Tina Brown: Santorum and the Culture Wars

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What bliss to find the culture wars come roaring back. TV pundits were visibly wilting at the thought of eight more months of an election fought only over a wretched economy. Then a cluster of Catholic, contraception, and gay-marriage firecrackers exploded over the caucuses and primary contests. Saint Santorum was in business at last: he’s raised $2.2 million since Tuesday night. It’s no more than a rounding error in Romney parlance, with his $56.8 million haul in 2011, but Romney’s low-wattage intonations of “America the Beautiful” will never rally the base like a candidate who has compared homosexuality to bestiality.

For many believers, faith doesn’t just comfort and guide. It condemns the world for being so morally porous in the first place. Santorum’s ideology—derived from papal encyclicals—seeks to bring the U.S. in all of its teeming diversity under the universal “natural” laws preached by the Vatican. His ideal America would be a place without the abomination of moral “disorder” that afflicts our country, and—as Andrew Sullivan writes in this issue—the abortion controversy “could finally unite the Christian fundamentalist right behind” him.

But Santorum’s traction in winning four state contests was about more than trampled moral conservatism. There’s a wider animating fear—not just among the GOP base—that modern life has become a scary, unmanageable vortex of social and economic change. We all have low-tech hungers when we shut the door at night, even if those hungers are satisfied by other solutions than those offered by Rick?... That’s why it was so inspired of Chrysler to rent Clint Eastwood’s big, craggy survivor’s face and whispery golden-oldie diction for its Super Bowl ad. (Read Paul Begala on how Clint and the Boss’s new album entwine.)

While Lexus and Infiniti use announcers with brushed-platinum voices and tony English accents, Clint’s voice—male and ragged—suggests the suffering we’ve all shared. “People are out of work and they are hurting,” he croaks from the twilight, “and they’re all wondering what they’re gonna do to make a comeback ... The people of Detroit know a little something about this. They almost lost everything. But we all pulled together. Now the Motor City is fightin’ back.” Republicans don’t have to be paranoid to fret about Chrysler’s sly co-opting of language Obama has used about “folks coming together.” Chrysler has turned its first profit since 1997, so when Romney campaigns in Michigan, he’ll need one of his dinky U-turns to explain his 2008 New York Times op-ed, “Let Detroit Go Bankrupt.”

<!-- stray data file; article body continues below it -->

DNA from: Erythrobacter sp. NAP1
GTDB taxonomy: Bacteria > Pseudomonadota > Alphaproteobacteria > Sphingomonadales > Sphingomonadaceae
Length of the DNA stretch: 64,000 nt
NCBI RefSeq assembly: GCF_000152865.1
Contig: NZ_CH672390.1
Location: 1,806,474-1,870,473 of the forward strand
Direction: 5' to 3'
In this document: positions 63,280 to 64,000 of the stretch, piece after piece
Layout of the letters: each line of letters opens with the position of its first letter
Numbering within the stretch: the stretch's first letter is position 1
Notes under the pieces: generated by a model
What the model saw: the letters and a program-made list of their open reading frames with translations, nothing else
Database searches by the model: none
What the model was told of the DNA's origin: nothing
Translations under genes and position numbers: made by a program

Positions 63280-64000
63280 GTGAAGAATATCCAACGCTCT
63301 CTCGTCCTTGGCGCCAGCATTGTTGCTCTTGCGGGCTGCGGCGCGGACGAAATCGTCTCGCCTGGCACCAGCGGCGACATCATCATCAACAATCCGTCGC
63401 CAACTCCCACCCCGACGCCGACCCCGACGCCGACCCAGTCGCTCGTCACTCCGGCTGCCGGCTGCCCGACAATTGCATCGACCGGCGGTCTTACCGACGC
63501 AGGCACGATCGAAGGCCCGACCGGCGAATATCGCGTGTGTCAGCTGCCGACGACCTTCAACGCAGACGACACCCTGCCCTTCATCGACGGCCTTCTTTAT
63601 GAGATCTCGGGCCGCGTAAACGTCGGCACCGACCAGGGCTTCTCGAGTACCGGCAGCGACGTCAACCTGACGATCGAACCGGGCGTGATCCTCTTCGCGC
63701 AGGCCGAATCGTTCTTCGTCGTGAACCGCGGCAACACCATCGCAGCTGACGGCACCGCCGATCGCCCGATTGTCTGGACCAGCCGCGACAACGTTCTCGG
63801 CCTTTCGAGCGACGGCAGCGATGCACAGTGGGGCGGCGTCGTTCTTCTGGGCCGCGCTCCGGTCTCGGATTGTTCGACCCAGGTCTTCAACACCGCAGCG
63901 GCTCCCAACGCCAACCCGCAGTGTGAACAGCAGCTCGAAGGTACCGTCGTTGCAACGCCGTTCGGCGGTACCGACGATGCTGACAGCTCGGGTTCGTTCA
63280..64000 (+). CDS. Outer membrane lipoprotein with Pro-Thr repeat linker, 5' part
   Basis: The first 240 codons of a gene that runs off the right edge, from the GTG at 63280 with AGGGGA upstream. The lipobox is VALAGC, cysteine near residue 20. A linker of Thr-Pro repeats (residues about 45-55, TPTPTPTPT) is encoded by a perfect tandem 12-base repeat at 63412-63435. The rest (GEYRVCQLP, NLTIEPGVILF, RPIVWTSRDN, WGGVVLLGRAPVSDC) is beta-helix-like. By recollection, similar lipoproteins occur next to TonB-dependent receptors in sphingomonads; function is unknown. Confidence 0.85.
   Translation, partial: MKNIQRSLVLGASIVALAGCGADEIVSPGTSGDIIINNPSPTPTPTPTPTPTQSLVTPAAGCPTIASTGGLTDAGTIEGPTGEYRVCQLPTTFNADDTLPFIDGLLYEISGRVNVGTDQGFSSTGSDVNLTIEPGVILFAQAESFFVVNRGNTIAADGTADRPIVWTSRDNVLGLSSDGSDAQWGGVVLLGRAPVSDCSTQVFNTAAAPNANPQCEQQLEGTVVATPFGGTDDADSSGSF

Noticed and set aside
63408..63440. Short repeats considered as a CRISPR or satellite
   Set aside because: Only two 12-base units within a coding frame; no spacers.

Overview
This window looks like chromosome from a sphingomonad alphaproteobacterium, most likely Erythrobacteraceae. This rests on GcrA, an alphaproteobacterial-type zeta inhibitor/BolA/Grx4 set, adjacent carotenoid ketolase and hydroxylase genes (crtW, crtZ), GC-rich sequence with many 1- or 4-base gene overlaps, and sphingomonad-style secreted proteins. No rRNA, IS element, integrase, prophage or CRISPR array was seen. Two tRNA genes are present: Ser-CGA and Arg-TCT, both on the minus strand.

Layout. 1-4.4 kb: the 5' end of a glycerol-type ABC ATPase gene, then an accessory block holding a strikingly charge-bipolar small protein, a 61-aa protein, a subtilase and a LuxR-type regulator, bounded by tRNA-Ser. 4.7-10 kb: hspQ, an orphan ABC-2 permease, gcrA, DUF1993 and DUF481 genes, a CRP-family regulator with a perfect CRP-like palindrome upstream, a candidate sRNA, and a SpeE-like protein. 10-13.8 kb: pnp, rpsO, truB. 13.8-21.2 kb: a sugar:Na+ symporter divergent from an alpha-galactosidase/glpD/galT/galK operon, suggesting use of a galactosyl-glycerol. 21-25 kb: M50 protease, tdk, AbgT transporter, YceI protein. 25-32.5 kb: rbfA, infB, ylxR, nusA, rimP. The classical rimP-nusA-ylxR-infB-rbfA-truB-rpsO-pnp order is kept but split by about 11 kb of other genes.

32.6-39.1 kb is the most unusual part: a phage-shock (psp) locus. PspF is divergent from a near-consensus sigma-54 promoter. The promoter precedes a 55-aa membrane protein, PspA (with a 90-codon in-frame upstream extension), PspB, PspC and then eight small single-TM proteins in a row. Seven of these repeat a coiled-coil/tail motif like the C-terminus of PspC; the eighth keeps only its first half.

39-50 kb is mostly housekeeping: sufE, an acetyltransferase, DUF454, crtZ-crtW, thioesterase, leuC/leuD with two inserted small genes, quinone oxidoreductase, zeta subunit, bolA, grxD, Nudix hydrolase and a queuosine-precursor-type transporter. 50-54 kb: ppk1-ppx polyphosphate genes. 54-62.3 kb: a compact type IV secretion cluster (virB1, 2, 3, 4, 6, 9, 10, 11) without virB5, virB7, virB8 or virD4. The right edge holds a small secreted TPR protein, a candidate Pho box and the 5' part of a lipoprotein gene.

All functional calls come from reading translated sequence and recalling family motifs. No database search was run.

Brilliantly, the Clint ad positions the workaday status of Chrysler as the cool, new positive, as if Clint’s saying this isn’t the car you get because you can’t afford to consider a Lexus or an Infiniti, this is the car you get because you won’t be beaten down, because you’re coming out of the tunnel, because you’re proud of who you are, and the hell with all those fancy-schmancy foreign values the slick marketers stuff down our throats, those bloodless balance-sheet guys brought in to “restructure” our companies like ... Mitt Romney. Instead, Clint puts us back in an America that makes shiny, powerful, revving machines that are going to give us not just a recovery but a comeback. Pity he’s not on the ballot.

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